It is very beautiful and valuable to meditate on the mysteries of the Rosary, because for each decade, one contemplates a different thing with its special graces: There are particular graces for the mystery of the Annunciation, others for the Agony in the Garden, yet others associated with the Ascension of Our Lord. Each one of the decades has its special graces, and the person who meditates on all of them attracts to his soul the ensemble of graces from the lives of Our Lord and Our Lady. It is a complete circumnavigation that brings a supernatural plenitude to the soul of the person, which helps us to better understand the salutary influence of the Rosary.
A Catholic, thinking and reflecting on things of the Faith, should draw conclusions that build upon each other and constitute a kind of architectural construct. This should be the spiritual life of a Catholic. It follows in accordance with the way God governs the universe. He wisely judges the weight and measure of everything. This is another reason why the Rosary is an excellent devotion.
The fact that this devotion is specially linked to victories over the enemies of the Church and Christendom induces us to think that it will protect all those who fight against the enemies of the Catholic cause. It is a devotion that most probably will endure until the end time, when the enemies of the Church will be more dangerous than ever.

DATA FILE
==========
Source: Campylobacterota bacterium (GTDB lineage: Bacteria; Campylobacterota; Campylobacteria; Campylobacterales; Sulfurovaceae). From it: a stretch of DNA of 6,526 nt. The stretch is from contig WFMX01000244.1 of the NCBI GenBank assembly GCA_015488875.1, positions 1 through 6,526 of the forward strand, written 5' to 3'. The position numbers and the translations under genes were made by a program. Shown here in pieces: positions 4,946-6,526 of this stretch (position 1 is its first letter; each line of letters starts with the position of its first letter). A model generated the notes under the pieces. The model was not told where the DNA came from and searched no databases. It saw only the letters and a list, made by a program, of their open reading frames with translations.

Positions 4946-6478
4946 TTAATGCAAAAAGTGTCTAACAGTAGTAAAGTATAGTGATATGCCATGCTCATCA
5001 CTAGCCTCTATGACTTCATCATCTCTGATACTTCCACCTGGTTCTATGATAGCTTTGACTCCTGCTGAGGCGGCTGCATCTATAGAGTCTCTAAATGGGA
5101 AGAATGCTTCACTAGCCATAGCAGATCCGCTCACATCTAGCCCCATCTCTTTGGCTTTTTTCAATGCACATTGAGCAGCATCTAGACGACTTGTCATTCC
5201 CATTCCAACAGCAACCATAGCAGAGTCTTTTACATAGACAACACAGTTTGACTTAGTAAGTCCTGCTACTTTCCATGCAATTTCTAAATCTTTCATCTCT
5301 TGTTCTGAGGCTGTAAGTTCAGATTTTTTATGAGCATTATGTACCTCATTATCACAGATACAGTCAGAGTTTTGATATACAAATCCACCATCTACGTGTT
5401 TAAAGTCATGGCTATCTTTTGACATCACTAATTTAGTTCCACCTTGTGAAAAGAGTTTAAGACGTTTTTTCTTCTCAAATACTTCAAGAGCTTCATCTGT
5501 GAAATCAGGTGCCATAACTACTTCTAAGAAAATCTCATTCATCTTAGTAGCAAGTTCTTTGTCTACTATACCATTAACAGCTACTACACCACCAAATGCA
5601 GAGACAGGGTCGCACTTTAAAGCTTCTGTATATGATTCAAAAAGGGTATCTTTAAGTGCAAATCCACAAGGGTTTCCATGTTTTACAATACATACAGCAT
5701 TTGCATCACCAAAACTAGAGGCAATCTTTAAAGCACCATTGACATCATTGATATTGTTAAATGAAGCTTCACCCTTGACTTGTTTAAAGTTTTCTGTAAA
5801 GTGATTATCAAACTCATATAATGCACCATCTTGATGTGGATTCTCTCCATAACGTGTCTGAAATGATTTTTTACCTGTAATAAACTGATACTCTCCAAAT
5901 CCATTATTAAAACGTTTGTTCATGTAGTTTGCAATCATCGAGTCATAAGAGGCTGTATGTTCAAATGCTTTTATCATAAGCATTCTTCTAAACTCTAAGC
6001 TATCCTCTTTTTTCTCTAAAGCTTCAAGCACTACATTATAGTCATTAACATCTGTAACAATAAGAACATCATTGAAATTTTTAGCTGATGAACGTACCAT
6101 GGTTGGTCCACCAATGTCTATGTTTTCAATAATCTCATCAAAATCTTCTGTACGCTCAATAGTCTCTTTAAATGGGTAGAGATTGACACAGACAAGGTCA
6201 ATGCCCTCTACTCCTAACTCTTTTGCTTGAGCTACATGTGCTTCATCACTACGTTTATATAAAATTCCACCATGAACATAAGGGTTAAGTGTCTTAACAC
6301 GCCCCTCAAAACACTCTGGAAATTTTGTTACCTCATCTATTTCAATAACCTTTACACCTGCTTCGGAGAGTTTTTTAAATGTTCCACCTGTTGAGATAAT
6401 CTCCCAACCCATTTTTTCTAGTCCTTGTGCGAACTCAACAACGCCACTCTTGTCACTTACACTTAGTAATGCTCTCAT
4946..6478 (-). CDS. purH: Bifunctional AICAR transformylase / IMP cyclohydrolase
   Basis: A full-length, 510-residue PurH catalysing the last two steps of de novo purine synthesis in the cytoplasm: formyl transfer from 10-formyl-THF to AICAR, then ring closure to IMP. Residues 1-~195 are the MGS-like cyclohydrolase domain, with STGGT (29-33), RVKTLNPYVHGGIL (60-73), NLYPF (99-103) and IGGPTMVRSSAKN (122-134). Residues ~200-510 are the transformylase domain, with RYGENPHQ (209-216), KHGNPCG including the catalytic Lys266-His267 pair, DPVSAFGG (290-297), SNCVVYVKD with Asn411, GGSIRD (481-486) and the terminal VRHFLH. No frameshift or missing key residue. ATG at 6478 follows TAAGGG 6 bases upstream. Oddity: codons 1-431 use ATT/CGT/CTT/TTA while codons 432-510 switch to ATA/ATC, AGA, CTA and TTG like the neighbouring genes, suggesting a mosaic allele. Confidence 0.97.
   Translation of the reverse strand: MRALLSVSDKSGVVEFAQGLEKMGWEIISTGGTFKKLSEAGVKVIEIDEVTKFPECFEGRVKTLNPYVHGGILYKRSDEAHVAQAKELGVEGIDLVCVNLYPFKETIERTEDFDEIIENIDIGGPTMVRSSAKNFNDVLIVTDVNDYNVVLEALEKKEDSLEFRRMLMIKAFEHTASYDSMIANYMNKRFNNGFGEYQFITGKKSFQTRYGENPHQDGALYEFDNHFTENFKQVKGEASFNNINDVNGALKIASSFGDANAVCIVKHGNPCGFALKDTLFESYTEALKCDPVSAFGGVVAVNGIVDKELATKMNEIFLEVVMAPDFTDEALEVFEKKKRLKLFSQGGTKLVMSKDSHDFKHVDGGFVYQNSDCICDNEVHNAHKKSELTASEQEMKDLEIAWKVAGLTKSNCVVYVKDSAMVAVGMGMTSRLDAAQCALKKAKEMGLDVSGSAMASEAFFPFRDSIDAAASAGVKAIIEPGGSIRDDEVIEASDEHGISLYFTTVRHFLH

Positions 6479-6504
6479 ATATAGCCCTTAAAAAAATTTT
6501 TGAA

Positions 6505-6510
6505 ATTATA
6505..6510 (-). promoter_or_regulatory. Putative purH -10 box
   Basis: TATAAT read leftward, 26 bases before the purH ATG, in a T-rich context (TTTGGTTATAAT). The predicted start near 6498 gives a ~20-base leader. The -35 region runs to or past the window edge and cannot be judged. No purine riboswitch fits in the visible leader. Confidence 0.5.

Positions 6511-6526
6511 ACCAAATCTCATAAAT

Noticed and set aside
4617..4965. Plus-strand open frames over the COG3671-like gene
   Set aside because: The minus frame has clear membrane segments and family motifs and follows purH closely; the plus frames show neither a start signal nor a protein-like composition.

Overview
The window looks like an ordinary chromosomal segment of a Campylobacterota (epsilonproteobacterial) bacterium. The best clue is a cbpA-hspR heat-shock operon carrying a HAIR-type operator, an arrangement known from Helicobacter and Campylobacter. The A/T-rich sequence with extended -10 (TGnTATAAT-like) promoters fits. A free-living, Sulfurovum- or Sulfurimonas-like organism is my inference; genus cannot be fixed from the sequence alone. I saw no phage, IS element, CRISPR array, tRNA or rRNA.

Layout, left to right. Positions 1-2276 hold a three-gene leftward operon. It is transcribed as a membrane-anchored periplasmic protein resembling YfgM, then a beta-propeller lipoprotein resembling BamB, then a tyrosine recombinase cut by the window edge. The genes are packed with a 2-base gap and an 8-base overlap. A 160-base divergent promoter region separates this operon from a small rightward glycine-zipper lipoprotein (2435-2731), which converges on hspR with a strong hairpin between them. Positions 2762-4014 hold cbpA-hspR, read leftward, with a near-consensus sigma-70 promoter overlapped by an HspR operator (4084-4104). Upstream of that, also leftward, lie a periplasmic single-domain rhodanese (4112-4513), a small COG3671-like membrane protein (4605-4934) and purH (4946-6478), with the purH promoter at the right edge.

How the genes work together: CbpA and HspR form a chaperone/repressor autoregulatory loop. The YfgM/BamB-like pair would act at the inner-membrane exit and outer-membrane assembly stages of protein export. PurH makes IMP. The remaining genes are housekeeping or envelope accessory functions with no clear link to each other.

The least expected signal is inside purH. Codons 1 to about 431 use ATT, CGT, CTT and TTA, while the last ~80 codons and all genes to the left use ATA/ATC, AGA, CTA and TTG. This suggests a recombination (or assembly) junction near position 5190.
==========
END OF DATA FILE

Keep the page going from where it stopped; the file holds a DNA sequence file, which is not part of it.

Therefore, also during the chastisement predicted at Fatima, the assiduous recitation of the holy Rosary should be a decisive factor of victory for those who would be defending the Catholic cause. The historical antecedents of the value of the Rosary are a pledge of analogous future victories.
When St. Alphonsus of Liguori was already old, sick, and in a wheelchair, a lay brother used to wheel him around the cloister of his monastery in the evening so he could take some fresh air. Engaging the brother in conversation, St. Alphonsus asked him:
“Did you pray your Rosary today?”
“I don’t remember,” the brother answered,
“Then, let us pray it now,” the Saint said